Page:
FDIC Rules and Regulations, restrictions under the Federal
governing transactions with affiliates and anti-tying provisions of the
BHCA, various consumer protection laws and regulations, and the
Community Reinvestment Act. ILCs are also subject to regular
examinations, including examinations focusing on safety and soundness,
consumer protection, community reinvestment, information technology and
FDIC supervisory policies regarding an
institution, including an
ILC owned by a parent company, consider the organizational
relationships of the institution. The FDIC has the
authority to examine
an ILC's relationships with its parent company and any other affiliate.
Also, the FDIC's enforcement authority extends beyond the
and includes institution-affiliated parties. This includes the
authority to require such action as the agency determines to be
appropriate, which may include divestiture of the ILC. However, since
the FDIC is not a consolidated supervisor, it does not have
authority to examine affiliates that do not have a relationship with
the ILC or to impose capital requirements on the parent company of an
The FDIC generally follows the same review
process for ILC
applications and notices as it does for such filings from other
applicants. In the case of applications for deposit insurance, the
has the authority to impose reasonable conditions through its order
approving the application. In the case of a change in bank control
filed with the FDIC, the FDIC can impose
requirements and restrictions
through a formal agreement among the FDIC, the institution
parent company. Decisions regarding specific conditions or provisions
are based upon the totality of the filing and investigation, and may
consider the complexity and perceived risk of the proposal, adequacy of
capital and management, relationships with affiliated entities, and
sufficiency of risk management programs, among other considerations.
Conditions or provisions may be time-specific or may impose continuing
requirements or restrictions that must be satisfied on an ongoing
basis. Conditions may be modified or discarded at the request of the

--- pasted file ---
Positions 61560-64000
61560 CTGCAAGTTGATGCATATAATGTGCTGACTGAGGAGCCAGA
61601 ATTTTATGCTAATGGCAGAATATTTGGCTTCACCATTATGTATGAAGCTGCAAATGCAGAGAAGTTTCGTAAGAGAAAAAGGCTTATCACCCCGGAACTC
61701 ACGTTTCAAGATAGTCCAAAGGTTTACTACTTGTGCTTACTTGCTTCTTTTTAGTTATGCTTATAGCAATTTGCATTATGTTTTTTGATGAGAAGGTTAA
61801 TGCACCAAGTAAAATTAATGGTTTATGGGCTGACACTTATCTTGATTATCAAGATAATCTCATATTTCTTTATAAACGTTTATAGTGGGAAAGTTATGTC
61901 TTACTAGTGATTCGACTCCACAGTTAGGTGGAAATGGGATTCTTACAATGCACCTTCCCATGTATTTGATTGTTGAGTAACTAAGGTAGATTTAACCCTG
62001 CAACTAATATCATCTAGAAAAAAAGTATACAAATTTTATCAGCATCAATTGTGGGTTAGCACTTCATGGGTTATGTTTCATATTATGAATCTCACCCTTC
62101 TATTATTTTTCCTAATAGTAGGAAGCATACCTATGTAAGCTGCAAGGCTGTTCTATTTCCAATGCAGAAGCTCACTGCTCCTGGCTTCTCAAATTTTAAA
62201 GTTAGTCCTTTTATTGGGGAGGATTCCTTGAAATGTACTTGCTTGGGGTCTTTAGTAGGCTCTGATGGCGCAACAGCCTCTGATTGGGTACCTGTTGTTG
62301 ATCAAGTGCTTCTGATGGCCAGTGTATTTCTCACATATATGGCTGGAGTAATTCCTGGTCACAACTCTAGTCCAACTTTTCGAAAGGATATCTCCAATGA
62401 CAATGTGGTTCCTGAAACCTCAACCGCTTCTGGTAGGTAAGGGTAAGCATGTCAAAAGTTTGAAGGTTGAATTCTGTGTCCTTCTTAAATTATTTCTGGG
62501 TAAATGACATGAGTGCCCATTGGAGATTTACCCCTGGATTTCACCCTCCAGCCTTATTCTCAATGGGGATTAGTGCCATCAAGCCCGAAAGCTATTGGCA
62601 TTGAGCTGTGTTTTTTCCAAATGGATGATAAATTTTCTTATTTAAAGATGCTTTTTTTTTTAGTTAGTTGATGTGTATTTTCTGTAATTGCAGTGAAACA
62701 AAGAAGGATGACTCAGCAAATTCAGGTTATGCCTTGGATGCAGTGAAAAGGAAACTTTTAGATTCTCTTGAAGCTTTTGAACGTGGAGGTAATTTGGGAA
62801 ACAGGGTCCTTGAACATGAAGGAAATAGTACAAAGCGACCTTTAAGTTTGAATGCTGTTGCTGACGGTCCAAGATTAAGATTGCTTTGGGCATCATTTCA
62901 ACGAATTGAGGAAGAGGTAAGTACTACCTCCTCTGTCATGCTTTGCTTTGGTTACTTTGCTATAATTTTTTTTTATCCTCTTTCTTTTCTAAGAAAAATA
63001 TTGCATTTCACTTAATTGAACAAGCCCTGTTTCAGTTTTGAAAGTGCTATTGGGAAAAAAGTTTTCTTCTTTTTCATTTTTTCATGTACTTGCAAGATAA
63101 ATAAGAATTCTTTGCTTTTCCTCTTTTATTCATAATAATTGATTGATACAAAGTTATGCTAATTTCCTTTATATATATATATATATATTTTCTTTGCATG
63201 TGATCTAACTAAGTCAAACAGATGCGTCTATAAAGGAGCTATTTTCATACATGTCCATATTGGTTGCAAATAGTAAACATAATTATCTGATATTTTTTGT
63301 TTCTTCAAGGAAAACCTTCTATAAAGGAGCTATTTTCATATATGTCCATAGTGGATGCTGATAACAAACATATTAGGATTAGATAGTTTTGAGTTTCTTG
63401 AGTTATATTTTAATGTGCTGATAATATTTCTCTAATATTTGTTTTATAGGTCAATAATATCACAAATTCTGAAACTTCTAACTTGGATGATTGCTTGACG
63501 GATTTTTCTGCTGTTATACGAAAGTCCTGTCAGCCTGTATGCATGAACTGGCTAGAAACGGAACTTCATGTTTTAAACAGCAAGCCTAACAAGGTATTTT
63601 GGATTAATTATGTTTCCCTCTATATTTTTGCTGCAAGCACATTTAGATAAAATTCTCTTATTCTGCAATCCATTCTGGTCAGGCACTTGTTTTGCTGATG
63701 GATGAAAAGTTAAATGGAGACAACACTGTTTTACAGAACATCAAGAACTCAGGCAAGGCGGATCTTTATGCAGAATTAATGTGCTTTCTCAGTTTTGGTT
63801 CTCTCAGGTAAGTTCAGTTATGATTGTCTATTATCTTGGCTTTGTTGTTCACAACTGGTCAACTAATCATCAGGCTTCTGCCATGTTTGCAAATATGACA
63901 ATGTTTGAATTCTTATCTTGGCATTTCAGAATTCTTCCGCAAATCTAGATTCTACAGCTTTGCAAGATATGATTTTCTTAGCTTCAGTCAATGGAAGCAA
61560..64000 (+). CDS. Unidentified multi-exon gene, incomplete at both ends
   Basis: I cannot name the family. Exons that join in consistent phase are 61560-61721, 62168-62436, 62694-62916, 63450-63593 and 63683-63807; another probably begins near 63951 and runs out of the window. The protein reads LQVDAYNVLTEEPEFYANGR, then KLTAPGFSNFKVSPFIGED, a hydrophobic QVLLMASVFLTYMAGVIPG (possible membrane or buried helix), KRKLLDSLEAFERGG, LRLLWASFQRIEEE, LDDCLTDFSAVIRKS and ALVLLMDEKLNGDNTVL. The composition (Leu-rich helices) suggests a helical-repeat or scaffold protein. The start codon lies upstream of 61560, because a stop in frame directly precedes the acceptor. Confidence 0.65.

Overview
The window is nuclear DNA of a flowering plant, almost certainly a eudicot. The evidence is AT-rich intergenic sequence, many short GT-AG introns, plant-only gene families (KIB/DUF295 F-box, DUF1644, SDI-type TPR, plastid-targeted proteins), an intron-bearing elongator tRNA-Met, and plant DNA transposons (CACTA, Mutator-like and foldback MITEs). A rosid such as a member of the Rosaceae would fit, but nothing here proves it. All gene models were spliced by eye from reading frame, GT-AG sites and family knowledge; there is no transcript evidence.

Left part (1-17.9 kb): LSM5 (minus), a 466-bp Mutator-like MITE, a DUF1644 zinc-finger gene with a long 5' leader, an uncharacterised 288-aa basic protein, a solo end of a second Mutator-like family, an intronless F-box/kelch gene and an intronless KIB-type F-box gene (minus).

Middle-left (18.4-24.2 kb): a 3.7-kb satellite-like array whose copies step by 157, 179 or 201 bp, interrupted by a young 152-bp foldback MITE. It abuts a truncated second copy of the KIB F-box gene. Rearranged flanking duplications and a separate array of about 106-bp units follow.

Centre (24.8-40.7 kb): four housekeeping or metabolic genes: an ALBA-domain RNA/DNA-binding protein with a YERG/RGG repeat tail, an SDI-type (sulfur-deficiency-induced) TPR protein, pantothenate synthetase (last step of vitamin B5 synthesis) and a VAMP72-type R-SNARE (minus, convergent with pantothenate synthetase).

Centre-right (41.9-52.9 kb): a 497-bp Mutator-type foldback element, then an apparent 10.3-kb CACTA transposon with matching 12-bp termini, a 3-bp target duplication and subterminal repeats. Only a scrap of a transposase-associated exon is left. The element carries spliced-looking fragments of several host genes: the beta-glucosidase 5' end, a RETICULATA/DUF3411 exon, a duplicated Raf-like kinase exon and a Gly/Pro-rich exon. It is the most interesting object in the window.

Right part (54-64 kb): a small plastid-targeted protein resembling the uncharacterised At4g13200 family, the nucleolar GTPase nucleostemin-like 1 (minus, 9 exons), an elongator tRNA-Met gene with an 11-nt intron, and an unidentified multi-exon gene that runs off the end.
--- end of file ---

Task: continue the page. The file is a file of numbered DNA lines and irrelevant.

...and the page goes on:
institution or at the FDIC's own initiative if
circumstances change in
Concerns Expressed Regarding ILCs
A variety of concerns have been raised regarding ILCs. These
primarily focus on whether ILCs in a holding company structure that is
not subject to some form of consolidated supervision pose greater
safety and soundness issues or risks to the Deposit Insurance Fund than
do insured depository institutionsin a holding company structure which is subject
supervision. These concerns include the absence of consolidated
supervisory requirements for the parent companies of ILCs; the absence
of an obligation by the ILC parent company to keep the ILC well
capitalized; and differences in authority to examine affiliate
relationships. General concerns have also been raised about the
potential mixing of banking and commerce that might be presented by an
II. Questions Posed by the FDIC
In imposing the six-month moratorium on actions relative to
applications for deposit insurance and notices of change in bank
control, the FDIC indicated its intent to evaluate (i)
developments; (ii) the various facts, issues, and arguments raised with
respect to the ILC industry; (iii) whether there are emerging safety
and soundness issues or other risks to the Deposit Insurance Fund or
other policy issues involving ILCs; and (iv) whether statutory,
regulatory, or policy changes should be made in the FDIC's
ILCs in order to protect the Deposit Insurance Fund or other important
Congressional objectives. The FDIC believes that public
will provide valuable insight into the issues presented by recent
trends and changes in the ILC industry, and will assist the FDIC
deciding how to respond to those issues. In order to obtain public
input, the FDIC invites comments in response to the
questions. To aid our analysis, we encourage commenters to identify, by
number, the question to which each section of their comment
1. Have developments in the ILC industry in recent years
the relative risk profile of ILCs compared to other insured depository
institutions? What specific effects have there been on the ILC
industry, safety and soundness, risks to the Deposit Insurance Fund,
and other insured depository institutions? What modifications, if any,
to its supervisory programs or regulations should the FDIC
light of the evolution of the ILC industry?
2. Do the risks posed by ILCs to safety and soundness or to
Deposit Insurance Fund differ based upon whether the owner is a
financial entity or a commercial entity? If so, how and why? Should the
FDIC apply its supervisory or regulatory authority
upon whether the owner is a financial entity or a commercial entity? If